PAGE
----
Dec 182020

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20. Gillian Welch & David Rawlings – Hello in There (John Prine cover)

There could be no more poignant tribute to John Prine than Gillian Welch and David Rawlings’ bluegrass rendition of “Hello in There,” released on their lockdown album of covers, All the Good Times. Welch particularly was inspired by the celebrated US songwriter, who we lost in April, and it is she who provides the lead vocal on his timeless rumination on old age and loneliness. This in itself makes it stand out from the multitude of covers of the song, her voice so soaked in mournfulness and regret. Rawlings, meanwhile, provides the beautiful guitar picking he is renowned for, along with perfect harmonies on the chorus. But it’s the intimacy of the piece that really wins it, from having been recorded at home on a reel-to-reel tape machine. Welch sounds like she’s confiding to you in her front room, softly breathing life into those heartbreaking lyrics: “Old people just grow lonesome / Waiting for someone to say, ‘Hello in there, hello’.” – Adam Mason

19. Nichole Wagner – Life During Wartime (Talking Heads cover)

Dance Songs for the Apocalypse, Nichole Wagner titled her cover EP, and “Life During Wartime” serves as the perfect opener and descriptor. The Talking Heads original was as claustrophobic as the dance floors it filled. Wagner’s given the song more space, without relieving any of the anxiety. Indeed, the cities David Byrne asked if we’ve heard about have been replaced by locations of mass shootings in the past few years – except for Pittsburgh, PA, which didn’t need to be replaced because it had a mass shooting to call its own. It’s a song for those who wanted to feel their 2020 troubles and dance them away at the same time. – Patrick Robbins

18. Miley Cyrus – Zombie (The Cranberries cover)

One does not simply sing “Zombie;” belting it out is mandatory. Thankfully, Miley Cyrus obliges. This cover doubles down on the heavy rock elements, complete with electric guitar shredding interludes. Yet Cyrus’s strong and smoky voice still holds up to the powerful accompaniment. Although she doesn’t quite capture the little Irish lilt in the repeated “zombie” lines, we can’t deny the energy put into the delivery. – Sara Stoudt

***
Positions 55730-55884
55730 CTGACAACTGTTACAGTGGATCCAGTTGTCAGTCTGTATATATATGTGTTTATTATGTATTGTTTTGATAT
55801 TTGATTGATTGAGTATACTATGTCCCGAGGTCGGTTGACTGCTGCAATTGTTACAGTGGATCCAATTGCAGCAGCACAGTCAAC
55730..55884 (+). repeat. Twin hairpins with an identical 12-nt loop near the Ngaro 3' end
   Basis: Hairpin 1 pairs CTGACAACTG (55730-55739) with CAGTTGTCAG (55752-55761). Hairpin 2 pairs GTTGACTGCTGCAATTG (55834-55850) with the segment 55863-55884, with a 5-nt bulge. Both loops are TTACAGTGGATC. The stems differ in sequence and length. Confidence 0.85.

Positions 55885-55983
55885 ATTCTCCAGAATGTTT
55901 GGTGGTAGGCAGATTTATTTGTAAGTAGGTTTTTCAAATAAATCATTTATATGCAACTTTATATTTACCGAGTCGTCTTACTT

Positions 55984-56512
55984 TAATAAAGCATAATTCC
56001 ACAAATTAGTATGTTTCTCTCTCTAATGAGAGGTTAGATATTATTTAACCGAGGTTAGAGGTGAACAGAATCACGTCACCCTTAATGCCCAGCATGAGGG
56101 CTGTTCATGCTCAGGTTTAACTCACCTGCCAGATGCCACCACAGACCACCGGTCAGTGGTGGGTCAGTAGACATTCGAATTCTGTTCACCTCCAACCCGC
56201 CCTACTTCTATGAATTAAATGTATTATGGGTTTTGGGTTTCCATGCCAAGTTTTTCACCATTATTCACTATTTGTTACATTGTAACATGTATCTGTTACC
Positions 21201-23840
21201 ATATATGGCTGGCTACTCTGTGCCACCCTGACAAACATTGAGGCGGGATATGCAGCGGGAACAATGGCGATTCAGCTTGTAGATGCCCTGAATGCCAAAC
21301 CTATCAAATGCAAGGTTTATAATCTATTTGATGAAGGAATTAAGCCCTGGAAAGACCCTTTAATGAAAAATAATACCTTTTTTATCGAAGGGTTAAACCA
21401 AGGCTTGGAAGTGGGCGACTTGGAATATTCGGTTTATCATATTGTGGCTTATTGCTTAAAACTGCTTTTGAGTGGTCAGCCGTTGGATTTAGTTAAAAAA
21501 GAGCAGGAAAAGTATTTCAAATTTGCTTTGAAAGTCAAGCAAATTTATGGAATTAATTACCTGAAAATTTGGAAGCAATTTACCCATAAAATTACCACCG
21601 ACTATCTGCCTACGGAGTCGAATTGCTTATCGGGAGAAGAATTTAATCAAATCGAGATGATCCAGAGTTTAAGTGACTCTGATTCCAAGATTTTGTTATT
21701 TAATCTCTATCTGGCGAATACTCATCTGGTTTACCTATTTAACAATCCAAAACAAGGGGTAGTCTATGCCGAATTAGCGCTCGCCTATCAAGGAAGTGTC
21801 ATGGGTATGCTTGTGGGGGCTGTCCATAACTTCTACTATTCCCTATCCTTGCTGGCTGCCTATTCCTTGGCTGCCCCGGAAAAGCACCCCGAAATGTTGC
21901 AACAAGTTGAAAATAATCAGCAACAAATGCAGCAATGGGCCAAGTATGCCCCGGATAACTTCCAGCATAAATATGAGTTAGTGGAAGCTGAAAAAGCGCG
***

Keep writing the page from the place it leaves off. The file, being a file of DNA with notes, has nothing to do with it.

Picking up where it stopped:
17. Lianne La Havas – Weird Fishes (Radiohead cover)

Ever since Radiohead took the sharpest left turn in rock history with Kid A in 2000, their songs have become more challenging to cover. Far easier to have a crack at “Creep”! Yet British singer-songwriter Lianne La Havas doesn’t seem to have had too much trouble with her reinterpretation of “Weird Fishes,” principally because she and her band possess serious jazz chops. The group rework the In Rainbows track with supreme confidence, with Dan See providing the catalyst through his inspired drumming. He nods initially to the jittery energy of the 2007 original, before scaling back the beat as if to say, “…but we’ll do it this way.” Then some heavy keys, the super-smooth vibrato of La Havas, a stunning a cappella section midway through, and some hellishly nifty guitar on the outro. In fact, the track has one of the best final crescendos you could wish for, gospel backing and all, to accompany the narrator’s descent into an unknown that is scary and weird, but where there is a way out of troubled existence. “I hit the bottom and escape,” sings a soulful, ecstatic La Havas. We believe it. – Adam Mason

16. Ritt Momney – Put Your Records On (Corinne Bailey Rae cover)